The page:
APR 15, 2014
Because experimental studies have shown fetal mice require light exposure in utero during early gestation for normal vascular development in the eye, investigators evaluated infants with severe retinopathy of prematurity (ROP) to determine whether day length during early gestation is associated with severe ROP.
The study included 684 eyes of 343 premature infants (birth weight, 401 g to 1250 g), with 76 eyes with severe ROP, defined as (1) classic threshold ROP in zone I or II, (2) type 1 ROP in zone I, or (3) type 1 ROP in posterior zone II.
Birth weight, gestational age, multiple births, race, per capita income in the mother’s residence ZIP code and average day length (ADL) within 90 days of estimated conception were all associated with the development of severe ROP.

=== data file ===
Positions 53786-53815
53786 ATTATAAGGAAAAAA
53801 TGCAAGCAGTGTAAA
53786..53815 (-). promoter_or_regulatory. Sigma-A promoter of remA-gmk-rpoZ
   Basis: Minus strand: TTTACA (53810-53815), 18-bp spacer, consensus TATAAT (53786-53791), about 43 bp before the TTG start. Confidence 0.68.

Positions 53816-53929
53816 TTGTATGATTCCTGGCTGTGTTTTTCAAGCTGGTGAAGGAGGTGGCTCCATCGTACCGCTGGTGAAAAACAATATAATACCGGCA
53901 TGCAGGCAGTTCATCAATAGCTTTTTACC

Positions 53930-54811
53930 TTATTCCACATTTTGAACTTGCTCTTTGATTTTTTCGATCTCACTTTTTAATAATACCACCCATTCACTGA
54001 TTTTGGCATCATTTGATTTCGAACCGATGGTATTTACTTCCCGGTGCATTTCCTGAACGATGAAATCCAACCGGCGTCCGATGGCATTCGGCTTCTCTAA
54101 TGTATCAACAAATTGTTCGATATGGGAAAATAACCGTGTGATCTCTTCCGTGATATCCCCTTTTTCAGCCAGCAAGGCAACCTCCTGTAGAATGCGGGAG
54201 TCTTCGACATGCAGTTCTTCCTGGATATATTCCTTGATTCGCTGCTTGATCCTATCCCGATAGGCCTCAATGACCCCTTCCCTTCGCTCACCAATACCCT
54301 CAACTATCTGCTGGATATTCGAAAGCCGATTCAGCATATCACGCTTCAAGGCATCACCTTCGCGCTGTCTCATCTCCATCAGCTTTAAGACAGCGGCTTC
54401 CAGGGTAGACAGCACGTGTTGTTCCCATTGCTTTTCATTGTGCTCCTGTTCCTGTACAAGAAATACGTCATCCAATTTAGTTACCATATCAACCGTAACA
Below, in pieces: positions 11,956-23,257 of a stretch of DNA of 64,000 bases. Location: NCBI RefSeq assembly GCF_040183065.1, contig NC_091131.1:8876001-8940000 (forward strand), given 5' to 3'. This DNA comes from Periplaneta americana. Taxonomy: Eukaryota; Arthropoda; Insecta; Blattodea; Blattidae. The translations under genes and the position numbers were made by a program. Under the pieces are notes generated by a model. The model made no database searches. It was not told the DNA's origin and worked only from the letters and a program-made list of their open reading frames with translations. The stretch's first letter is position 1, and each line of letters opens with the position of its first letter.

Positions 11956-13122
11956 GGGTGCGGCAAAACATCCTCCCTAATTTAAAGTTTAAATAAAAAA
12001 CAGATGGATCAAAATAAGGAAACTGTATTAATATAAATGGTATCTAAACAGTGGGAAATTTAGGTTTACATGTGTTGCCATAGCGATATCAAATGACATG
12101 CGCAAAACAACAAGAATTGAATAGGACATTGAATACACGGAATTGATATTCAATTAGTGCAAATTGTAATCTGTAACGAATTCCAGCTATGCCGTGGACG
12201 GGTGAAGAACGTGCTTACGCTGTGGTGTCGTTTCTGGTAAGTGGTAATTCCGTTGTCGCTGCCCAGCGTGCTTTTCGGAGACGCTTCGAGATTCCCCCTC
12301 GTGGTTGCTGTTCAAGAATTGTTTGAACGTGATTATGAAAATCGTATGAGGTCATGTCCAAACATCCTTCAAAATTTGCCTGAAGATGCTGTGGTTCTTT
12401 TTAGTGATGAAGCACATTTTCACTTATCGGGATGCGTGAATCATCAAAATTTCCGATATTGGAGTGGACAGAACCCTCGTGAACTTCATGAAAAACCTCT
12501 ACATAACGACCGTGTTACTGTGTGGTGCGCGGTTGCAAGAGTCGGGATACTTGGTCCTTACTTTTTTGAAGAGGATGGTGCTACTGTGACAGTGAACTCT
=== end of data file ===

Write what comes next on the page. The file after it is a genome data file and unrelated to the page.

Each additional hour of ADL within 90 days of conception decreased the likelihood of severe ROP by 28 percent (P = 0.015), and each additional hour of ADL within 105 days of conception decreased the likelihood of severe ROP by 46 percent (P = 0.001). ADL was most closely associated with risk of severe ROP 31 to 60 days and 61 to 90 days after conception.
The authors write that these results seem consistent with experiments in mice suggesting that external light penetrating through the body wall of the dam can activate melanopsin-expressing, intrinsically photosensitive retinal ganglion cells in the fetus. In addition, the time windows when the association of ADL with severe ROP outcome was most significant seemed well-correlated with the time of development in humans (day 58 after conception) when light response for vascular development in the eye would have been expected on the basis of observations in mice. Thus, the causal element for the seasonal variation in severe ROP may be natural light.
They conclude that further research is needed to understand whether there is a role for higher ADLs during early gestation and the influence of other potentially confounding variables. If supported by additional prospective multicenter studies, these findings may have implications for the use of light during early gestation as a prophylactic treatment to decrease the risk of severe ROP.